IN THE PRESS
This Queen West bistro serves shakshuka ($15) at brunch featuring eggs over a saucy blend of tomato, roast peppers and onions. A dollop of labne adds a welcome creamy component while a sprinkling of za'atar finishes it off.
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Peter Pan bistro goes whole hog as new owner creates fresh space, June 13. Restaurant critic Amy Pataki tells us that she is at a “bistro, picking over the cheeks, snout, ears and — best of all — creamy brains inside the roasted skull of a suckling pig . . . and I am enjoying myself immensely.”
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Re-creating Toronto’s iconic Peter Pan restaurant and space is no small venture, but chef Noah Goldberg, whose popular pop-up the Feasting Room certainly gathered a local following, has refreshed new life into the neighbourhood spot.
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A Queen West institution is reborn, serving executive chef Noah Goldberg’s constantly changing menu of French- and British-inspired, seasonally driven Canadian cuisine. Wooden, art deco–style booths lend an intimate feel to the high-ceilinged room.
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Noah Goldberg calls what he’s putting out of his kitchen “refined neighbourhood food”: salmon roulade, bone marrow pizza, duck with beets and warm pig’s head terrine are some of the current dishes on offer. “The food is obviously different than it used to be,” says Goldberg.
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Peter Pan is newly reopened, now under the ownership of chef Noah Goldberg (The Feasting Room) who has restored the building to its former glory and done away entirely with the lacklustre menu of yesteryear. The new first floor dining room from designer Jess Ingwersen retains much of its original charm.
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Last spring the beloved Peter Pan Bistro closed its’ doors after being open for an incredible 37 years. Almost a full year since closing, new owners Chef Noah Goldberg, formerly of Lee’s and The Feasting Room, and his father Marty have brought it back to life with the utmost respect and care.
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After quietly closing last April, the 1,200-square-foot Peter Pan Bistro relaunched in March. Acquired by chef Noah Goldberg (of the Feasting Room), the space underwent a renovation to restore its 1930s-era charm with its tin roof, marble-topped bar, stained glass detailing, and fireplaces.
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For nearly four decades downtown diners relied on Peter Pan, a bistro that dished honest, though far from trendy fare at a busy corner of Queen Street. New owners and a major renovation have made the restaurant fashionable once again.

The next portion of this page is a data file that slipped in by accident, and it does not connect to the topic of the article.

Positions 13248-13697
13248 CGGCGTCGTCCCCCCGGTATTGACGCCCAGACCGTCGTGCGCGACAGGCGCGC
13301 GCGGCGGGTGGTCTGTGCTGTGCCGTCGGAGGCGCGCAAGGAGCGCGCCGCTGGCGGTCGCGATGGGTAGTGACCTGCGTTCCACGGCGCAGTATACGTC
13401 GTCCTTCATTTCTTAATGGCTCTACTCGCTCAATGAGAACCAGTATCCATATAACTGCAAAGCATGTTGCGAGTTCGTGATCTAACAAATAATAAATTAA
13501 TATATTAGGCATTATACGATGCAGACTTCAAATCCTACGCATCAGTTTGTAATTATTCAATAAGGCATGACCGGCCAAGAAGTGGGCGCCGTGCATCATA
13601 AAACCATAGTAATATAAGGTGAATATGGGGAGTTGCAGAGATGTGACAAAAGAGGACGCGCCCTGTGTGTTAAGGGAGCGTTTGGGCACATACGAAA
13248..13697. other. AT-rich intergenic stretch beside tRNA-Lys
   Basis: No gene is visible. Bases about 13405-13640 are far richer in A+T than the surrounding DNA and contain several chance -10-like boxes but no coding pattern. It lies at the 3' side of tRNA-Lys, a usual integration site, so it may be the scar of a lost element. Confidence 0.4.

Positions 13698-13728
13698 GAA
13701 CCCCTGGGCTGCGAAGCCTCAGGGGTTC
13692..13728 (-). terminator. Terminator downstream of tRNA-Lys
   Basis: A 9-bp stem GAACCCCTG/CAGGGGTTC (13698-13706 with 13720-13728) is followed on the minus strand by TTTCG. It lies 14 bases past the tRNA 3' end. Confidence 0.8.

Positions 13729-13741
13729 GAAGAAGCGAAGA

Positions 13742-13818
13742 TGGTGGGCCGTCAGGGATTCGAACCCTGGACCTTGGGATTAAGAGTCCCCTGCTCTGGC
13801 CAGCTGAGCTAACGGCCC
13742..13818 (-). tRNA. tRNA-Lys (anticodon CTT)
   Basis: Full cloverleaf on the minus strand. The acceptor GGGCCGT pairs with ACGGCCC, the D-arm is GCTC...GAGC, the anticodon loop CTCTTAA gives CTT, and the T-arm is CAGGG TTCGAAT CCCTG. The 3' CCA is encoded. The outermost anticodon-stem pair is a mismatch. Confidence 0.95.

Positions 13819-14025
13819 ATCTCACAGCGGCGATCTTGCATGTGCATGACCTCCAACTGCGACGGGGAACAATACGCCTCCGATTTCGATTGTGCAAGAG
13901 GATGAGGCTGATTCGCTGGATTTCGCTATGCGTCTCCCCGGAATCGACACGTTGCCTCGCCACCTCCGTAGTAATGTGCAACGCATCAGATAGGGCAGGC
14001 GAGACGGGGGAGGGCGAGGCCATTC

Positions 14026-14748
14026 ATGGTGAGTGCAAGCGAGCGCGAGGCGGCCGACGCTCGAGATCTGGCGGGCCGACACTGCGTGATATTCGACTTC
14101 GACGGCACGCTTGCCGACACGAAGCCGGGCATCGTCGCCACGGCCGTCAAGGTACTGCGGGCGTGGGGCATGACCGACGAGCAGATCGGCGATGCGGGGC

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The freshly reopened Peter Pan Bistro is breathing new life into an iconic Queen West space! Located squarely at the corner of Queen and Peter, the new Peter Pan Bistro hopes to bring refined dining back to the neighbourhood with traditional European cuisine and a responsible nose-to-tail food prep philosophy.
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At Toronto’s recently revamped Peter Pan restaurant, a pair of white fangs juts menacingly from the middle of a wall-hung Persian rug. The teeth are a clue that the tapestry – one of a set of three – is not decor. It’s art. The whole thing is an optical illusion. From the front, it looks flat and intricately filigreed.
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The Toronto chef was still more than two months away from re-opening Peter Pan, the iconic Toronto restaurant at the corner of Queen and Peter, when he made the observation from across the street. At that time the place was still coated in drywall dust, the bar partially assembled and the seating entirely absent.
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Through its 37-year run, the iconic Peter Pan bistro on Queen West has witnessed many of the twists and turns the city’s culinary journey has taken. It reached diners with an approachable menu rooted in Italian and Mediterranean cooking.
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The historic Peter Pan Bistro, an icon in the Queen West social scene, which originally opened in 1936, has recently undergone a revitalization and is now re-open for business under new ownership. Friends and the media were hosted for a preview on March 17, 2015, the night before the Grand Opening.
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Debbie Lawson’s art is, by her own admission, accidentally Canadian. The Scottish-born multimedia artist creates a variety of work — from a set of chairs dancing the can-can to wood panelling imbued with scenes of intimacy — but perhaps none quite so striking as her tapestries.
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